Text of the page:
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    You are in: Home / Community Forums / Cooking Q & A / Seeking- information- about:- gluten
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    Seeking- information- about:- gluten

    pemarron
    Sun Dec 09, 2012 7:33 pm
    Newbie "Fry Cook" Poster
    substitute for recipe that calls for gluten
    Zeldaz
    Sun Dec 09, 2012 7:46 pm
    Food.com Groupie
    I'm not sure what you are asking. Are you considering a bread recipe that calls for vital wheat gluten, or is it something else? Recipe number?
    Or are you looking for gluten-free recipes for some baked goods? There is a GF/Celiac forum here, under Dietary Forums, which could be helpful, if that's the case.
    http://www.food.com/bb/viewforum.zsp?f=31
    pemarron
    Mon Dec 10, 2012 9:12 am
    Newbie "Fry Cook" Poster
    I have a bread recipe that calls for vital wheat gluten and would like to know if there is a substitute.
    PaulO in MA
    Mon Dec 10, 2012 9:19 am
    Food.com Groupie
    How much gluten for how much flour is in the recipe?

    I'm using up the gluten I have in the freezer and probably won't buy it again. Haven't notice a difference in rising when I leave it out.

    Red Apple Guy, a forum host in Baking, has posted the same thing: he hasn't noticed a difference, too.
    DrGaellon
    Mon Dec 10, 2012 9:30 am
    Food.com Groupie
    If your recipe calls for all-purpose flour plus vital wheat gluten, you can swap the flour for bread flour and leave out the gluten.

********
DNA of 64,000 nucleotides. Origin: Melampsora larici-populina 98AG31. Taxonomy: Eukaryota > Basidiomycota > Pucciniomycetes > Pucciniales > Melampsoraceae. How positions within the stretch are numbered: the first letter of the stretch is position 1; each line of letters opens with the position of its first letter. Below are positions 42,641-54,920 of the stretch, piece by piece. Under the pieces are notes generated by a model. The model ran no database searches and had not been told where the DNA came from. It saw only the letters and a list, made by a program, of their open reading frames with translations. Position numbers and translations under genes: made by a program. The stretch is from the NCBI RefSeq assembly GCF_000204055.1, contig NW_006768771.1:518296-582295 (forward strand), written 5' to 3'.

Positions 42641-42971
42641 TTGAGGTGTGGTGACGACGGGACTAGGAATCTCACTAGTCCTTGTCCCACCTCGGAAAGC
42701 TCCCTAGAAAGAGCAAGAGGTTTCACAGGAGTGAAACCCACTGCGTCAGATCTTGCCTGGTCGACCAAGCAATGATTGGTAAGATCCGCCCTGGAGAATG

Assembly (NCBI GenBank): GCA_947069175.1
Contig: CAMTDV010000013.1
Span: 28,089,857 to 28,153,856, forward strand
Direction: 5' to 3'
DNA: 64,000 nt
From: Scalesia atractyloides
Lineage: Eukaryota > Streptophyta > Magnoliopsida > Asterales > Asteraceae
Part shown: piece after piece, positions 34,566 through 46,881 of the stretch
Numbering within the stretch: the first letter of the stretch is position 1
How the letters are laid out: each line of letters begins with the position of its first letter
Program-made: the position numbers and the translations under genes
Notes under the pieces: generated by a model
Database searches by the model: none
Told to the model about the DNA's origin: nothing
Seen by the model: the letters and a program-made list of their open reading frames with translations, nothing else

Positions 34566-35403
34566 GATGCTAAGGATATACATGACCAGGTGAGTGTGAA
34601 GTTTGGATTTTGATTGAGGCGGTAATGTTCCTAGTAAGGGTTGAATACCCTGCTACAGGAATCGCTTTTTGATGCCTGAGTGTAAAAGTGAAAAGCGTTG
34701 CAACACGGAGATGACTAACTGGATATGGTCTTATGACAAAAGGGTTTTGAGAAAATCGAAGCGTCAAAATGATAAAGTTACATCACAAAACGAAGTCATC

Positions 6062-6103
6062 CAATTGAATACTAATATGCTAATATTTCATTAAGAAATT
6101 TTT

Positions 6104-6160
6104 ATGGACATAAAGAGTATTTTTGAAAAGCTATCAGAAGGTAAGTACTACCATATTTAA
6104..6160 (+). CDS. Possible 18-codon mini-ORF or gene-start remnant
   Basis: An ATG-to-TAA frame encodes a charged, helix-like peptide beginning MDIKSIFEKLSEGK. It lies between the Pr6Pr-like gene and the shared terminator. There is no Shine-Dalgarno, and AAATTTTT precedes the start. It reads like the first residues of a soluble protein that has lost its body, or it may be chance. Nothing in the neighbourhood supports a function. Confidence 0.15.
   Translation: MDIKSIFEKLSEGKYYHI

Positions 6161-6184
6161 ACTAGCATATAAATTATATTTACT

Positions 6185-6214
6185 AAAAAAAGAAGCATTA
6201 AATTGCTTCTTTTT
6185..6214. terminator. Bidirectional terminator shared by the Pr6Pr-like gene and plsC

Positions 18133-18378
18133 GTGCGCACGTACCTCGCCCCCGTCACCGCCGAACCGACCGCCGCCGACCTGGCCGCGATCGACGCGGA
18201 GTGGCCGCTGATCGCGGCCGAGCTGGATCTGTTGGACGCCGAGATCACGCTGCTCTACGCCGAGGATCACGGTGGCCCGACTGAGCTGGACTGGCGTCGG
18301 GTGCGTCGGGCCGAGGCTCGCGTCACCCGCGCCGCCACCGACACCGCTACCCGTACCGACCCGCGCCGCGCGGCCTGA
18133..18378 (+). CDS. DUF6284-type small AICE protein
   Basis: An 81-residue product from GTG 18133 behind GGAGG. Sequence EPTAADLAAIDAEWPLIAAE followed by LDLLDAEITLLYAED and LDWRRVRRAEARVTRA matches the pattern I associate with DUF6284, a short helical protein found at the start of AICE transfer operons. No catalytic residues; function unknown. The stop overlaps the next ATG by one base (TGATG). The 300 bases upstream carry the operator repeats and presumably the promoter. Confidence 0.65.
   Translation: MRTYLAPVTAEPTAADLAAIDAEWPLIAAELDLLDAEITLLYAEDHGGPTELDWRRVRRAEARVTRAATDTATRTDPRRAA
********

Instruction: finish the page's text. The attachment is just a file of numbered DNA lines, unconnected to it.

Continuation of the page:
Honestly, except for a few special recipes which need a LOT of chew (ciabatta, for instance), I don't find the added gluten makes a significant difference. You could probably leave it out all together (or just substitute more flour) without noticing a difference.
    pemarron
    Mon Dec 10, 2012 9:38 am
    Newbie "Fry Cook" Poster
    Thanks for all the responses. This is for a brioche/bread which calls for regular flour, yeast and wheat gluten.
    duonyte
    Mon Dec 10, 2012 12:39 pm
    Forum Host
    I would not worry about gluten in a brioche. Just use the all-purpose flour. you might want to hold back a little of the liquid - gluten makes the all-purpose flour like bread flour, and so you generally need just a bit more liquid, which you would not need with just plain flour. Add only as much as you need.
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